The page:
Following a recent study which revealed 70 per cent of nurses in Scotland are overweight*, UWS students are calling on more institutions to adopt a healthy approach to the nursing curriculum.

Started in 2013, the Fitness Intervention Taskforce aims to integrate physical activity into the nursing curriculum to encourage healthy lifestyle changes across industry professionals and patients.

Student nurses across all three years were challenged to increase their own exercise levels and develop healthy eating plans while learning skills to help them adapt physical activities to meet the needs of their patients.

Julie Orr, Adult Nursing lecturer at UWS and leader of the Fitness Intervention Taskforce said: “Some nurses are allowing their own behaviours to hamper their role of promoting health. To tackle this we are pro-actively embedding physical activity initiatives within the nursing programmes.

“Nurses are in a privileged position to help affect necessary change across Scotland’s healthcare system; they are role models and must lead by example to affect change.

“The approach with our Fitness Intervention Taskforce has been to support students to help them feel more active themselves, experience the benefit of that, and then help them to develop the skills to support those who will be in future care.”

Physical inactivity is the fourth highest risk factor for mortality globally. Getting more exercise has been linked with physical, emotional and social benefits including improved retention, concentration levels, success rates, production at work and less absenteeism. Encouraging students to engage with communities and promote physical activity has longer term benefits for healthcare staff themselves and to the wider society.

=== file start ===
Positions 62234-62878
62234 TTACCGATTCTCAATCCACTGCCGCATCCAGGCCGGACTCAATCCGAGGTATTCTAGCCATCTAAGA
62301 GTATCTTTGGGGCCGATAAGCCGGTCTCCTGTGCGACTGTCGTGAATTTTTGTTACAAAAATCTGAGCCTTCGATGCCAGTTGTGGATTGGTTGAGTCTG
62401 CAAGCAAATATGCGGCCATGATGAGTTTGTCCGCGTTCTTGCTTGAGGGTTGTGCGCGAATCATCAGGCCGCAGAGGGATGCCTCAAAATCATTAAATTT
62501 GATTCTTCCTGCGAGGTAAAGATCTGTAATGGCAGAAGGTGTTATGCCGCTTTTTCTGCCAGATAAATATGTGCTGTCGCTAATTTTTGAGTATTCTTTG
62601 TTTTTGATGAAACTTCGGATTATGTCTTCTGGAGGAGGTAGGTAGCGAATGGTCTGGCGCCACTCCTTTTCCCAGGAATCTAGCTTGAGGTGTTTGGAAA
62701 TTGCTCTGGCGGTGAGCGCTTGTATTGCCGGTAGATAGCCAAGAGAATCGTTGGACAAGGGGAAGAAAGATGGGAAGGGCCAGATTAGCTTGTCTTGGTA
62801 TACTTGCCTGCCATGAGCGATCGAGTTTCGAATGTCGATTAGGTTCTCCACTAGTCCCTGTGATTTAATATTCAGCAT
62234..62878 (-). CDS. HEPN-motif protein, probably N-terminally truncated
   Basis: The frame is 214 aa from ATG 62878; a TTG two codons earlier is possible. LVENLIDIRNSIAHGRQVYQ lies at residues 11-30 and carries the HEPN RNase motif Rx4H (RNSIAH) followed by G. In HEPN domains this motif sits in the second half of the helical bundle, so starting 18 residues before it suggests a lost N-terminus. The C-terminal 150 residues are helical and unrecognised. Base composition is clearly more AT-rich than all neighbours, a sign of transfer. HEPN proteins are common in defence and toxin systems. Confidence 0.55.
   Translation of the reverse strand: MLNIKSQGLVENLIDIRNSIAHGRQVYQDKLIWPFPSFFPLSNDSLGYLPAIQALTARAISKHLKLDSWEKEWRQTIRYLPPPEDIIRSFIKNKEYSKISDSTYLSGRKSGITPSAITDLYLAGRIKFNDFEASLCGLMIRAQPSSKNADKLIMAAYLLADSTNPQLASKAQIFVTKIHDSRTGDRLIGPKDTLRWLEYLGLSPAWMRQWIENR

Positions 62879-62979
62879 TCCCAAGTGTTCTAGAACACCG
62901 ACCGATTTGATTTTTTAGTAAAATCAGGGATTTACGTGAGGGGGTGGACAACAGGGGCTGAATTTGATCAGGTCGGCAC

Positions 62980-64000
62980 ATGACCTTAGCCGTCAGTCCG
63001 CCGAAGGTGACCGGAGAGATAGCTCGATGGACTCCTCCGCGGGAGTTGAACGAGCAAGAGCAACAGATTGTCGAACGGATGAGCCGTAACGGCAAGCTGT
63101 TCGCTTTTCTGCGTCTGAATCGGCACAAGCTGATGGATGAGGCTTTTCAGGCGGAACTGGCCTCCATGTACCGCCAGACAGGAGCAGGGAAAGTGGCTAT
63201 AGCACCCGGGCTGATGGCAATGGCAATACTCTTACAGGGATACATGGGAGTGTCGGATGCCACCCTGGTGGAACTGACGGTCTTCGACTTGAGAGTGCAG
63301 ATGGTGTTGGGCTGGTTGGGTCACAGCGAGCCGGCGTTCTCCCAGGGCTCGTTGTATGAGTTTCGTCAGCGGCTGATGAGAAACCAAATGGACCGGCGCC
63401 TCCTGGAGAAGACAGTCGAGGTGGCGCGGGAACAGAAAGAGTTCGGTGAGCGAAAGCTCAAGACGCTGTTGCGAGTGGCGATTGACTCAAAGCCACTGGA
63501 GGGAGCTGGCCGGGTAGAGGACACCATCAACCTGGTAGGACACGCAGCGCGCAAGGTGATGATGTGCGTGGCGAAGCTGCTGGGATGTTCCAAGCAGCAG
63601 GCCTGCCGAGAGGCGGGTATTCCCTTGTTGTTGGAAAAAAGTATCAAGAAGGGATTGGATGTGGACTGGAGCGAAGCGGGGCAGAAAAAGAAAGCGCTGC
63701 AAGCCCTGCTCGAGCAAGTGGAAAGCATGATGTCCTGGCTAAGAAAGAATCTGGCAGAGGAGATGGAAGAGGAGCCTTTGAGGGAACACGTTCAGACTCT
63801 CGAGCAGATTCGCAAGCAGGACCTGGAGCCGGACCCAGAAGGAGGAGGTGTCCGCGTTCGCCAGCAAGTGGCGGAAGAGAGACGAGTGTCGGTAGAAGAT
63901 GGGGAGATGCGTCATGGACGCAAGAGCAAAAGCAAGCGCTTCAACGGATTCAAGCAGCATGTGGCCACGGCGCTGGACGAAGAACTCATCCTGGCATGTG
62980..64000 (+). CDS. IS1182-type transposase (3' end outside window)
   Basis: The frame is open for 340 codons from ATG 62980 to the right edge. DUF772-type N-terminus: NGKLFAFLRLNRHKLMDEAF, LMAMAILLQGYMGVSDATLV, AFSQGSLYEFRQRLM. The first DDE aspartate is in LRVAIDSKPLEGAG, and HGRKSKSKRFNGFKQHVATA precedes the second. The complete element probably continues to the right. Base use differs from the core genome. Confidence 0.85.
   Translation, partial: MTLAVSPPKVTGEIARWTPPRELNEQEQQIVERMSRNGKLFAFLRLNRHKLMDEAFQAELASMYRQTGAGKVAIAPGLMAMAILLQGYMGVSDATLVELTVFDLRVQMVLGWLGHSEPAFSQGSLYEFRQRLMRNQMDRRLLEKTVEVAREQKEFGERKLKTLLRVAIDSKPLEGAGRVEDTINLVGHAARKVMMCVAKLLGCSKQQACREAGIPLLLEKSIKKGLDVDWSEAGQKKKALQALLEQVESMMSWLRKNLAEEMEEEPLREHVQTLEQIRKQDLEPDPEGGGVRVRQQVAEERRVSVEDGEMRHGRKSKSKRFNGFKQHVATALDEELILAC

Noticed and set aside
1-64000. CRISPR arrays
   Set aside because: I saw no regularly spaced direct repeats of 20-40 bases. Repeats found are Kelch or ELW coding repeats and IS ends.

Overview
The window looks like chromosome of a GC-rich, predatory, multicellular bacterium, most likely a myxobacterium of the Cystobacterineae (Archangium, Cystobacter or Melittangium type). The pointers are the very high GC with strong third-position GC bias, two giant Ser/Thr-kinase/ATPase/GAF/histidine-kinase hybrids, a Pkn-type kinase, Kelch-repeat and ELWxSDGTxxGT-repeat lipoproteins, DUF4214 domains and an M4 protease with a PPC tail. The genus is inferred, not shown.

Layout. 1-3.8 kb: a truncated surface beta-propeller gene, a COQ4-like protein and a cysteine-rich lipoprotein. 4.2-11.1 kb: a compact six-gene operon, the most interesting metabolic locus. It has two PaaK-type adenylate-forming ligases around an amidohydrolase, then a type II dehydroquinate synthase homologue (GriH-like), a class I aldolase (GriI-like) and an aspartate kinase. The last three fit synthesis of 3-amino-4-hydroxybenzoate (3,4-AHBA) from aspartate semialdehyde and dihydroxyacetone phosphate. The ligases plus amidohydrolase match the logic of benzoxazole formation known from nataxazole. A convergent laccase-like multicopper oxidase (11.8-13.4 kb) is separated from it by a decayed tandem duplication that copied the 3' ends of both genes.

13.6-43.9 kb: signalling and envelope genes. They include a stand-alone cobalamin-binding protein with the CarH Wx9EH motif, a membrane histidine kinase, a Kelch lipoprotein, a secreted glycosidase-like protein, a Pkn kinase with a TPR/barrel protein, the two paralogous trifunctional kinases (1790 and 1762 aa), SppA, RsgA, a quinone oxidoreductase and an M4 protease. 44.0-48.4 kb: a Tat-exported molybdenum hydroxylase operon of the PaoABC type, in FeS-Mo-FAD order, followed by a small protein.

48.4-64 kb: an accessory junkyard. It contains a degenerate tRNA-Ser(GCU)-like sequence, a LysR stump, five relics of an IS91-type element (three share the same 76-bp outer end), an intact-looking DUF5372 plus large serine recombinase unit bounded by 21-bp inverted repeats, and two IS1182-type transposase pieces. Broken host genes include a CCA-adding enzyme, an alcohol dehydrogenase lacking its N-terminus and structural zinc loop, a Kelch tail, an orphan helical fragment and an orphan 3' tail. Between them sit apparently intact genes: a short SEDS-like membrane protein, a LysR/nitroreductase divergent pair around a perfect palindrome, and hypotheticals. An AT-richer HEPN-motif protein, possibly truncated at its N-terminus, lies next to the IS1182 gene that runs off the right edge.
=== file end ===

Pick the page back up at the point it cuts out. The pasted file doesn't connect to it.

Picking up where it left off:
Julie said: “Across the duration of the project we have seen our student nurses really get behind this initiative which has had an encouraging effect on their patients. By looking after themselves they are not only improving their own wellbeing but helping to positively impact those in their care.”

The student nurses at UWS have worked with patients with a wide variety of conditions and developed creative ways in which to increase physical activity, for example lower impact activities and games were created for those less mobile and of an older age group.

Throughout their time at UWS, student nurses selected physical exercise champions in their first year to help lead their peers and encourage them to engage in physical activity. Third, final year students are also involved in promoting physical activity to individuals and groups across a life course in a variety of community settings.


* A study published in 2015 from Edinburgh Napier University discovered seven out of ten nurses in Scotland were overweight or obese.


University of the West of Scotland